KUMAMOTO -- The earthquakes that have shaken this region staring on April 14 have taken a major toll on local cultural assets, with heavy damage to the Kumamoto Castle complex and large parts of the ancient Aso Shrine collapsing in the April 16 magniture-7.3 temblor.
Two storehouses built on stone walls at Kumamoto Castle, both designated as important national cultural assets, collapsed after the April 16 earthquake. Unlike the castle keep, which was rebuilt after a fire in the Meiji era, both collapsed store houses were built in the early 1600s.
Hideo Kawata, head of the Kumamoto Castle administration office, came to the castle on the morning of April 16 to examine the damage, but "had to run away as stone walls started falling apart in aftershocks."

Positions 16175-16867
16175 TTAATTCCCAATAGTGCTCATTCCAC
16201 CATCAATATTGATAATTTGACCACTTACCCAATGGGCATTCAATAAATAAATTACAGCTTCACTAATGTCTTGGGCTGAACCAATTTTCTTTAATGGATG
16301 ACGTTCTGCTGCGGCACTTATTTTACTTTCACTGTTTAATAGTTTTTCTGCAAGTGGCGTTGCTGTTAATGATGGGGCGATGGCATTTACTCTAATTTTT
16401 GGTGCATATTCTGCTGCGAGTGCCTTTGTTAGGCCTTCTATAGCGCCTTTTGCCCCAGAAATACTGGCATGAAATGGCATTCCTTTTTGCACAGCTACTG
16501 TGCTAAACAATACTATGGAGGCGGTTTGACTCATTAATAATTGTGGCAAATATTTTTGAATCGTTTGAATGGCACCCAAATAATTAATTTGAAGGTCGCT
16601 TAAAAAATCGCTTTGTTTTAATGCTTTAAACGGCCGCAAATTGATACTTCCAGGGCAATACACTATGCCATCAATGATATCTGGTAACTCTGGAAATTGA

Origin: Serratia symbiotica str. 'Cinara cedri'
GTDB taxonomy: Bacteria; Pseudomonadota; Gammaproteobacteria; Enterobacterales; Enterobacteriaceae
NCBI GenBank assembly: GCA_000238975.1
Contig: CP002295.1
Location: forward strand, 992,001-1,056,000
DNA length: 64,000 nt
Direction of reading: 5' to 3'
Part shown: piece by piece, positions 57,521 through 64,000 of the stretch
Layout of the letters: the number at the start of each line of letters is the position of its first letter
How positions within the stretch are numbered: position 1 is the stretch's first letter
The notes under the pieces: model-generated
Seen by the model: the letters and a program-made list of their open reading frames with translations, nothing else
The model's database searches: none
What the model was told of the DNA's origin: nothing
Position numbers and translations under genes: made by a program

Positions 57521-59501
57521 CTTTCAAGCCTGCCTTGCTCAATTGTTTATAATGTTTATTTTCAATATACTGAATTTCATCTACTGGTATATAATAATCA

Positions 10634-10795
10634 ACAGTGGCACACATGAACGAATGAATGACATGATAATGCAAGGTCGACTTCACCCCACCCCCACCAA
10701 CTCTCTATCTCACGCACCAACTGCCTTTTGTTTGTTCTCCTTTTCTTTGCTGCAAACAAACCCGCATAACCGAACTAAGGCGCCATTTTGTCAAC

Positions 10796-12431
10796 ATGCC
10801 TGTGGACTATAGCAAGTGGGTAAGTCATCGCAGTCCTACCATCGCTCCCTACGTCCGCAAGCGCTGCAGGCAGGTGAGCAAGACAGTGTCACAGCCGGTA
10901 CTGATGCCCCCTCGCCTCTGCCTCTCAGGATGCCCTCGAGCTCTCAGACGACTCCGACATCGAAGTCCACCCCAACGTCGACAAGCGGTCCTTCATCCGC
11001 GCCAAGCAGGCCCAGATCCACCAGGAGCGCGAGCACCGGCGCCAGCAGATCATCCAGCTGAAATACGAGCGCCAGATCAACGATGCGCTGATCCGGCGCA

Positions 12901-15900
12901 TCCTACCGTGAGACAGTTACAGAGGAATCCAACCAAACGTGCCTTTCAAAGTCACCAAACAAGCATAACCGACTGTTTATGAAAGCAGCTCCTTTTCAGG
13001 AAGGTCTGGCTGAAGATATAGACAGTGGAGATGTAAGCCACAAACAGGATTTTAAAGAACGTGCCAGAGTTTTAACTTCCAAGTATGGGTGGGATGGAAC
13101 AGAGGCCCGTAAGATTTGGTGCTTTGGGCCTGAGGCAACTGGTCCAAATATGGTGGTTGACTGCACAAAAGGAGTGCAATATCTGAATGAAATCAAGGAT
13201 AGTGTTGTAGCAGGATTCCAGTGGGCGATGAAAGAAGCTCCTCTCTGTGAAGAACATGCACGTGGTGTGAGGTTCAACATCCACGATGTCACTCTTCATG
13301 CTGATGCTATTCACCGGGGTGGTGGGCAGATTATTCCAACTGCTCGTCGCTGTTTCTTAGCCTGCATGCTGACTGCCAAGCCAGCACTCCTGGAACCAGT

The Kumamoto Prefectural Government's cultural affairs division and other sources reported that the tower gate and worship hall at Aso Shrine in the prefectural city of Aso had collapsed completely. The shrine itself is believed to have been founded some 2,500 years ago, and the tower gate, which is designated as an important national cultural asset and regarded as one of Japan's three key shrine tower gates, is said to have been completed about 250 years ago.
The residence of American educator Leroy Lansing Janes in Kumamoto's Chuo Ward, a designated important prefectural cultural asset built in the Meiji period, was also damaged in the earthquakes.
According to the Yatsushiro Municipal Government in Kumamoto Prefecture, a 2-by-3-meter area of the stone walls at the ruins of Yatsushiro Castle -- a designated national historic site -- also collapsed.